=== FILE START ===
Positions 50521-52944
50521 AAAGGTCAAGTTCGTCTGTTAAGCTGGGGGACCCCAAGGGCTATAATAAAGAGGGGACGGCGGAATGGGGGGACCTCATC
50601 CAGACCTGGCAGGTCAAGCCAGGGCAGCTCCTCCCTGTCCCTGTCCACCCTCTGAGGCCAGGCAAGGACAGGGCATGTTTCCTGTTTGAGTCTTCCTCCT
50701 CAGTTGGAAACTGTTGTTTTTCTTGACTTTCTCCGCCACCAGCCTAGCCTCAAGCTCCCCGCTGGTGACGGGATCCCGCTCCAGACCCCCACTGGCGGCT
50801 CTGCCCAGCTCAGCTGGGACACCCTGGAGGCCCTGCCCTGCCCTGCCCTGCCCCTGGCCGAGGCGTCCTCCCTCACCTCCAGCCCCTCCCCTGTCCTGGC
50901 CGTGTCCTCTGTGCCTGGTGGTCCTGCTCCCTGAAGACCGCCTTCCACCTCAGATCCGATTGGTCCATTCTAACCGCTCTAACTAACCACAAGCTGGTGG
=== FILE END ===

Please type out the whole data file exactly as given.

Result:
Positions 50521-52944
50521 AAAGGTCAAGTTCGTCTGTTAAGCTGGGGGACCCCAAGGGCTATAATAAAGAGGGGACGGCGGAATGGGGGGACCTCATC
50601 CAGACCTGGCAGGTCAAGCCAGGGCAGCTCCTCCCTGTCCCTGTCCACCCTCTGAGGCCAGGCAAGGACAGGGCATGTTTCCTGTTTGAGTCTTCCTCCT
50701 CAGTTGGAAACTGTTGTTTTTCTTGACTTTCTCCGCCACCAGCCTAGCCTCAAGCTCCCCGCTGGTGACGGGATCCCGCTCCAGACCCCCACTGGCGGCT
50801 CTGCCCAGCTCAGCTGGGACACCCTGGAGGCCCTGCCCTGCCCTGCCCTGCCCCTGGCCGAGGCGTCCTCCCTCACCTCCAGCCCCTCCCCTGTCCTGGC
50901 CGTGTCCTCTGTGCCTGGTGGTCCTGCTCCCTGAAGACCGCCTTCCACCTCAGATCCGATTGGTCCATTCTAACCGCTCTAACTAACCACAAGCTGGTGG